Where does the sh$&t go?
Boat, like home jobs, often start with something very small and become enormous projects. So we had been observing a very very small ingress of seawater near the seacock that can let the poop out to the ocean when legally allowed (3 miles offshore). On the one hand, it was good because it wasn’t black water seeping out. On the other hand, it was bad because a drip off salt water coming in could become very very bad at some point.
Sometimes the best approach is to cut your way out
This is something only done when your boat is on land. So, at Port Annapolis “on the hard”, after spending days trying to disconnect it, we cut out the seacock (the lever that you shouldn’t open to let the poop seep out of the boat underwater) and popped out the thru hull (the hole in the boat that’s connected to it). While Don sourced Trudesign composite replacement parts, I learned that, once again, the US and British still haven’t agreed on standard pipe threads so each have their own straight versus tapered ends. As a result, it’s important to pick the right kind (in this case US NPS not NPT).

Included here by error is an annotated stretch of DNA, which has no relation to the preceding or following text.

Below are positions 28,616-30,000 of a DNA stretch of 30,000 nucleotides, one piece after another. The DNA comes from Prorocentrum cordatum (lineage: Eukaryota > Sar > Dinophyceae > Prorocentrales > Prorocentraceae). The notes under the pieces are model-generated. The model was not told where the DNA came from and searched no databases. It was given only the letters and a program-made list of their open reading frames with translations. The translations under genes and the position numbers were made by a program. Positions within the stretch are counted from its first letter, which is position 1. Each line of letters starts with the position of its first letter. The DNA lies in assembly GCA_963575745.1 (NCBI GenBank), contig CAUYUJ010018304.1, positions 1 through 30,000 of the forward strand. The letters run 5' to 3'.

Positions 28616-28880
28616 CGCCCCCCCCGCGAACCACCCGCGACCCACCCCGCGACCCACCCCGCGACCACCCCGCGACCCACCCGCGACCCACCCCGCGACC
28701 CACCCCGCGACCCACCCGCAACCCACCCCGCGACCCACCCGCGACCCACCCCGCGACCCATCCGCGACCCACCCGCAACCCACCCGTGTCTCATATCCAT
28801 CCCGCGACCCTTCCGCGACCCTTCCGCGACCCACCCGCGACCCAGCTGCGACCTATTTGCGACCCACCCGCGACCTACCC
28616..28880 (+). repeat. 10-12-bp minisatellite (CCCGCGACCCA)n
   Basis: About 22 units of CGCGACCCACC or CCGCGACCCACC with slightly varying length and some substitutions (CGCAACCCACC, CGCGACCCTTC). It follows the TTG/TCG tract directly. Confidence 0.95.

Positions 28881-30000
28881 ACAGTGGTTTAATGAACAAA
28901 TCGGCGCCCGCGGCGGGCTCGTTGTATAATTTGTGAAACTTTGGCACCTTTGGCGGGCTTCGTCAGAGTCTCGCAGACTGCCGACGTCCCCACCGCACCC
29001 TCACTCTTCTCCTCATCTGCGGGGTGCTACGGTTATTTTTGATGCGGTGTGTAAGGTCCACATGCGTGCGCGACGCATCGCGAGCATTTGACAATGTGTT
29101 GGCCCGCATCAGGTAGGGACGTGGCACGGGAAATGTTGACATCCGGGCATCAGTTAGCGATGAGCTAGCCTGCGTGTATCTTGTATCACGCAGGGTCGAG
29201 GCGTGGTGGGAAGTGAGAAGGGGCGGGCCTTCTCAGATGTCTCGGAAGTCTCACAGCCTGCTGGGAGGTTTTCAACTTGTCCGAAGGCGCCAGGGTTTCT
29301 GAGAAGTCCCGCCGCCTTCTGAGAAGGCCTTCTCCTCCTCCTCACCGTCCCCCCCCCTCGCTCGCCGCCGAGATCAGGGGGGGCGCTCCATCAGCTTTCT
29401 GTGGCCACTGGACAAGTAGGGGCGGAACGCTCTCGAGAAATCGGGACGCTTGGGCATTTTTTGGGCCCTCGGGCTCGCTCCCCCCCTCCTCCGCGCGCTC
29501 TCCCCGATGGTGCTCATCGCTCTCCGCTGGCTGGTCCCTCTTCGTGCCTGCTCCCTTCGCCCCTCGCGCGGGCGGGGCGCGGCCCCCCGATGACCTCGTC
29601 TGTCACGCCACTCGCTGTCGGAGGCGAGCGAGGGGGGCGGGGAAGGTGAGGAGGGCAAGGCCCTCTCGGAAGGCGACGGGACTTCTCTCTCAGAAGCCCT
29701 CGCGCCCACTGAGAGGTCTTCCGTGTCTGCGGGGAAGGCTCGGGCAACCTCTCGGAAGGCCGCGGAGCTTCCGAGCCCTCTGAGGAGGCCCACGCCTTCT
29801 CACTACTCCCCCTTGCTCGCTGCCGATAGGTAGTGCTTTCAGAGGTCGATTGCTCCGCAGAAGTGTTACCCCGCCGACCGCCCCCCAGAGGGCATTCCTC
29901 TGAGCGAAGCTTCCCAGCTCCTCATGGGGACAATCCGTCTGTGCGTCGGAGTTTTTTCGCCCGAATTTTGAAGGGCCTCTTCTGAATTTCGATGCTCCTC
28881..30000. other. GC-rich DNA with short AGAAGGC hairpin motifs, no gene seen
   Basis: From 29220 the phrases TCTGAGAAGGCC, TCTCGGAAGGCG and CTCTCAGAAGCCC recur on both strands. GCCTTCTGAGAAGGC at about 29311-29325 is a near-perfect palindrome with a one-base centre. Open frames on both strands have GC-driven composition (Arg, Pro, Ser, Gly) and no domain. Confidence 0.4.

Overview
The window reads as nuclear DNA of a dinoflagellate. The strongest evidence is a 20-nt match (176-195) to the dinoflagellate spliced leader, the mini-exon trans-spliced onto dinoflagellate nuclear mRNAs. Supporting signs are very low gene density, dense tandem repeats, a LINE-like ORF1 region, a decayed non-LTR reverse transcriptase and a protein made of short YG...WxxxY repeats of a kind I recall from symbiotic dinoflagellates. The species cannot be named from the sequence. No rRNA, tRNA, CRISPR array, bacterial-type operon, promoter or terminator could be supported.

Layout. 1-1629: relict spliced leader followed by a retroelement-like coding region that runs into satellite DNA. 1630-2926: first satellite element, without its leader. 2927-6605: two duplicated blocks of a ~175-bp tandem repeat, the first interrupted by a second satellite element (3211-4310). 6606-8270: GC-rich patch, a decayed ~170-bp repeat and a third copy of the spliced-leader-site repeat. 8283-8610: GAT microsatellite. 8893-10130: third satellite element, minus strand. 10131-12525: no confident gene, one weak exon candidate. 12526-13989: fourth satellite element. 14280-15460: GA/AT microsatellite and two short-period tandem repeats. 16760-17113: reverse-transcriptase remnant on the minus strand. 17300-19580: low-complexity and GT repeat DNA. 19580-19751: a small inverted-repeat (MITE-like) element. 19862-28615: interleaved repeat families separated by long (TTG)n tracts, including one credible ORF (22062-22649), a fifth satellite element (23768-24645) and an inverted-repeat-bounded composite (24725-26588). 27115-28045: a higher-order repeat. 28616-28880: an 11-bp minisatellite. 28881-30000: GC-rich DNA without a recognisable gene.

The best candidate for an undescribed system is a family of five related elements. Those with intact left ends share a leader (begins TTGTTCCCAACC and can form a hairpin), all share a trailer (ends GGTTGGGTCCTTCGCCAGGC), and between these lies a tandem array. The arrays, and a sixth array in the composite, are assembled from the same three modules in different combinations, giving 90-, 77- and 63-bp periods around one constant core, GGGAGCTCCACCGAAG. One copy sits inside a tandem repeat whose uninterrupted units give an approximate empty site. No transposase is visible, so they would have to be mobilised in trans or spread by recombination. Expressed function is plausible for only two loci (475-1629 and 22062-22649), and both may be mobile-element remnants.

Pipe too short
The new configuration changed the angle of the pipe, so for two more inches we had to remove and source a rather large, 2″ sanitation hose (most boats use 1 1/2″). We lucked out; Annapolis Yacht Sales had an 10′ section of pipe in stock from a French order.) Can you remove the hose easily from below? Nooo, first you remove the shower wall, then move or remove the other santation hoses very carefully, as they are holding the hose you want hostage.
Cleanliness is next to godliness
Against all odds and preference on Don’s part, I took on the dirty work of cleaning out the holding tank. Let’s just say it was a sh#45t storm, and includes clogged and overflowing elements worthy of retelling face to face with several drinks.
Hopefully the reassembled configuration (glued liberally with 3M 5200 and double clamped), will stay fresher for a few years. Most importantly, we now sleep better knowing the thruhull won’t leak in the dark of the night.
For laughs, we added a nifty Scad Technologies tank sensor that monitors how much is in the holding tank to elminate any future embarrassing moments…
We installed the two sensor wires on the outside of the tank behind the shower wall, and have a nice display that is accessible but hopefully not too prominant.